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miércoles, 29 de abril de 2015

Egberto Gismonti & Academia De Danças - Sanfona (1981)

Artista: Egberto Gismonti & Academia De Danças
Álbum: Sanfona
Año: 1981
Género: Jazz contemporáneo / Latin Jazz
Duración: 50:54 / 45:11
Nacionalidad: Brasil


Lista de Temas:
Disco 1:
1. Maracatu
2. 10 Anos
3. Frevo
4. Lôro
5. Em Familia/Sanfona/Dança Dos Pés/Eterna
Disco 2:
1. De Repente
2. Vale Do Eco
3. Cavaquinho
4. 12 De Fevereiro
5. Carta De Amor

Alineación:
- Egberto Gismonti / piano, guitars, Indian organ, voice
- Mauro Senise / saxophones, flute
- Zeca Assumpção / bass
- Nene / drums, percussion


Disco dobre donde el genio brasilero toca junto con Academia De Danças. Así que tenemos genialidad por partida doble.
La música de Gismonti cubre, como siempre, una amplia gama de paletas sonoras, texturas, dialectos musicales y estados anímicos. Puede sonar grandilocuente o introspectivo y minimalista, dramático o lúdico, nostálgico o vanguardista, docto o popular. Y es que entre las principales influencias podemos mencionar a Heitor Villa-Lobos, Maurice Ravel, Django Reinhardt, John McLaughlin, Baden Powell, Astor Piazzolla, el folclore brasilero, la música indígena y la música india, entre otras. Ello es plasmado en estas composiciones han sido compuestas para distintos instrumentos que varían desde los correspondientes a la orquesta sinfónica, o intrumentos étnicos o los teclados electrónicos.

Sanfona is an album by Brazilian composer, guitarist and pianist Egberto Gismonti recorded in 1980 and 1981 and released on the ECM label. The double album features one disc of studio material with Gismonti's Academia de Dancas quartet and one disc of solo material recorded live.
Wikipedia

Y en referencia a publicar tanto (creo que es el autor que más se repite en este blog, principalmente debido a su basta obra y no solamente porque me gusta mucho) de este autor comunmente relacionado con el ámbito del jazz en un espacio principalemente vinculado al rock progresivo, me gustó encontrarme con el espacio abierto en Progarchives para este músico, donde se comentan cosas como ésta y por la que me queda claro que decididamente todos los discos de Gismonti posteados aquí no están descolgados (en realidad nunca lo estaría cualquier disco de buena música sea el estilo que sea, pero menos si se relaciona con la raíz aglutinadora de nuestro pequeño espacio)...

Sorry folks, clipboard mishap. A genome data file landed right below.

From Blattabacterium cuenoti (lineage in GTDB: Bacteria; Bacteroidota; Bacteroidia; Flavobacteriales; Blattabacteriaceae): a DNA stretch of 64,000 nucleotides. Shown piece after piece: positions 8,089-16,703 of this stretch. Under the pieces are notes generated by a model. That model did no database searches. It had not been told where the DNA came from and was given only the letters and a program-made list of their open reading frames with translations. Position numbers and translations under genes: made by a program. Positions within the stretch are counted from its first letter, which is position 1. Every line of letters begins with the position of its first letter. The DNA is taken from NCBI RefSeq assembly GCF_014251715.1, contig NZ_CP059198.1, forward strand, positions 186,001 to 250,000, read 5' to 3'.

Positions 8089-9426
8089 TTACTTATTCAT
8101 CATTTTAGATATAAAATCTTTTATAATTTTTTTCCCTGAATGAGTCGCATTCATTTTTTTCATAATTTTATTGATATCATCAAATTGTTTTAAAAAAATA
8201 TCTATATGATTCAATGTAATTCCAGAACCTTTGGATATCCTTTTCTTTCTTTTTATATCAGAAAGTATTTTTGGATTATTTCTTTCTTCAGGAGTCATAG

How has someone not made a bigger case out of this? Egberto Gismonti started his career as more of a Brazilian popular musician, (despite already being quite experimental in his his early albums, showing very high compositional and instrumental level), and then he went on to to PROG. His prog might be the most original in Brazil, because it blends Brazilian popular music, jazz, and prog rock. Most of other progs usually ignore all Brazilian roots in favor of foreign rhythms, with exception of some prog folks such as a Barca do Sol, whose godfather was none other than Gismonti himself. I do not know if it would be a prejudice against jazzy chords and progressions or latin rhythms that prevent him from being here? I think progarchives is quite an open-minded website, and I am sure there is a lot of latin and jazzy stuff here. I mean, there is some Miles Davis cool jazz and Herbie Hancock post-bop jazz under the jazz-fusion rock. So why not Egberto's prog records, which are more closer to prog obviously?
After 2-3 records experimenting with prog, he moved on and became this world jazz giant, recording many memorable albums for ECM, including a couple with jazz legends Jan Garbarek and Charlie Haden. But his two records, Academia de Danças and Corações Futuristas definitely have their hearts on prog. It may be weird for someone not familiar with Brazil's rhythms and harmonically complicated chords and melodies - and I hope I don't come off as an arrogant idiot - but this is what prog fans love, you just have to get to know it. It's truly beautiful, symphonic brazilian jazzy prog. These Egberto albums and Barca do Sol's discography may not be considered the best in prog to come out of Brazil, but they definitely represent the most Brazilian prog albums, that did not not abandon their roots..
here are both aforementioned albums by Gismonti
rsinatra

Sea como sea, acá van algunos comentarios del disco, y a lo que vale, que es el disco en sí...

Gismonti delivers this impressive mixed set for his third ECM release. The first half features Gismonti's Academia de Dancas quartet on a handful of originals, including the popular "Frevo." The band features Zeca Assumpcao on bass, Mauro Denise on reeds, Nene on percussion, and Gismonti on both guitar and piano. For the second half, Gismonti goes solo on acoustic guitar, Indian organ, and voice for a lovely program taped live in Munich. With fine notes and spoken bits by Gismonti, listeners will find much in the way of Brazilian musical and cultural history to compliment the music. A perfect overview for the curious fan.